• Feb. 1, 2004 - Two rebel bombings of Kurdish political gatherings at Erbil, Iraq killed 105.
  • Mar 2, 2004 - Rebel attacks at mosks in Baghdad and the sacred city of Karbala during Ashura, the holiest Shiite Muslim day of the year, killed over 150. Some of the casualties were Iranian pilgrims.
    There was also a bombing killing at least 40 Shiites celebrating the same holy day in Pakistan.
  • Mar 31. - Sunni rebels in Fallujah killed four American security contractors and debase their bodies. There were also five soldiers killed by an improvised explosive device. Coalition forces moved toward the city to subdue those responsible, but have met strong resistance from Baathist-regime supporters, foreign terrorists and other malcontents.
  • Apr., 2004 - Abu Ghraib prison abuse uncovered.
  • June 28,2004 - Official transfer of sovereignty from the US-led Coalition Provisional Authority to the Iraqi Interim Governing Council.
  • August, 2004 - Jordanian-born extremist Abu Musab al-Zarqawi steps up hostage taking.
  • Sept, 2004 - More than 30 hostages have been killed in wave of kidnappings which was stepped up in April.
  • Oct, 2004 - U.S. and Iraqi government forces attack the insurgent-held city of Samarra in northern Iraq. U.S. officials say over 100 militants were killed and 37 were captured,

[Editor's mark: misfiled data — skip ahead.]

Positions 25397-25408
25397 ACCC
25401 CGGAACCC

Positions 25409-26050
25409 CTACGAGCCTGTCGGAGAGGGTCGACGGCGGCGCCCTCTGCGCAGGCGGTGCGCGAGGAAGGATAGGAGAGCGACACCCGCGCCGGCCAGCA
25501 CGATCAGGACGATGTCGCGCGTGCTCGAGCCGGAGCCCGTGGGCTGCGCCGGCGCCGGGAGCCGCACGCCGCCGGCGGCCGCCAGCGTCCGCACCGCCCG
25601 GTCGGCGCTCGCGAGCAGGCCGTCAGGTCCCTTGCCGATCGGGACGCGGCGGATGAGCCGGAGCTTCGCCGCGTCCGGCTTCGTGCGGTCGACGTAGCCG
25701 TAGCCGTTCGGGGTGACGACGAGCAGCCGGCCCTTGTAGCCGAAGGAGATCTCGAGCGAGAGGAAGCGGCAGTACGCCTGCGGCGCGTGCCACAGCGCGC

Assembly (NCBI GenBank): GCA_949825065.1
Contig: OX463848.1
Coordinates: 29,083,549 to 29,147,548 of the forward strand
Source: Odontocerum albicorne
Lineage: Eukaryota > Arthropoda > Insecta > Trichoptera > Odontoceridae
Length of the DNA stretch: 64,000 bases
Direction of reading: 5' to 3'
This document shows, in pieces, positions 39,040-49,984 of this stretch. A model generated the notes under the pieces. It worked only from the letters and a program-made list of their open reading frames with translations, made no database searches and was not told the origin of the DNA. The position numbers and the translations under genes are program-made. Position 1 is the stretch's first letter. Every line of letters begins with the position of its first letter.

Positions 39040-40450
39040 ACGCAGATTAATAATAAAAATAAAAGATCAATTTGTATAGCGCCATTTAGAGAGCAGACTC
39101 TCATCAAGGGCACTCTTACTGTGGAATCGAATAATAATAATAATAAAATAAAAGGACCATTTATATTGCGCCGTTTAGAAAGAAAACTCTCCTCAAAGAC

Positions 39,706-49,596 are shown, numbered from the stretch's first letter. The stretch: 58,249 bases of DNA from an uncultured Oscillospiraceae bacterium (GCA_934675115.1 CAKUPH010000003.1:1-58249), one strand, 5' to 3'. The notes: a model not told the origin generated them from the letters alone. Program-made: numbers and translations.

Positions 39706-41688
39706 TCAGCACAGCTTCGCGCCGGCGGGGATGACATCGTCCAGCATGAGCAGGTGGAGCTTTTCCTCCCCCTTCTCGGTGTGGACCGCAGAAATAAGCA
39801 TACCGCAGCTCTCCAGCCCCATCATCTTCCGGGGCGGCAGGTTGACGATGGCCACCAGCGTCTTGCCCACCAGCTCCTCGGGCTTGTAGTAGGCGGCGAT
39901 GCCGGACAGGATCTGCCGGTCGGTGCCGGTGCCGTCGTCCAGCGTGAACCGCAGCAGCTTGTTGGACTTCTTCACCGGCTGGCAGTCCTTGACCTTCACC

• Nov, 2004 - US and Iraqi troups storm Fallujah to drive out terrorists.
  • Jan, 2005 - More than 8.5 million Iraqis defied threats of violence and terrorist attacks to cast their ballots January 30 in the country's first open, multiparty democratic elections in more than half a century. They elected a 275-member Transitional National Assembly (TNA). Voter turnout was slightly above 58%.
    The TNA replaces the Interim Governing Council.
  • Jan 26, 2005 - Marine transport helicopter crashes, killing 31.
  • Aug 31, 2005 - 965 Iraquis are suffocated, crushed, drowned, killed falling on to land below a Bagdad bridge as panicking pilgrims stampede. Some officials acccused Muslim militants of deliberately panicking the huge crowd of Shia, others blamed it on concrete barricades along the bridge that were meant to deter car bombers.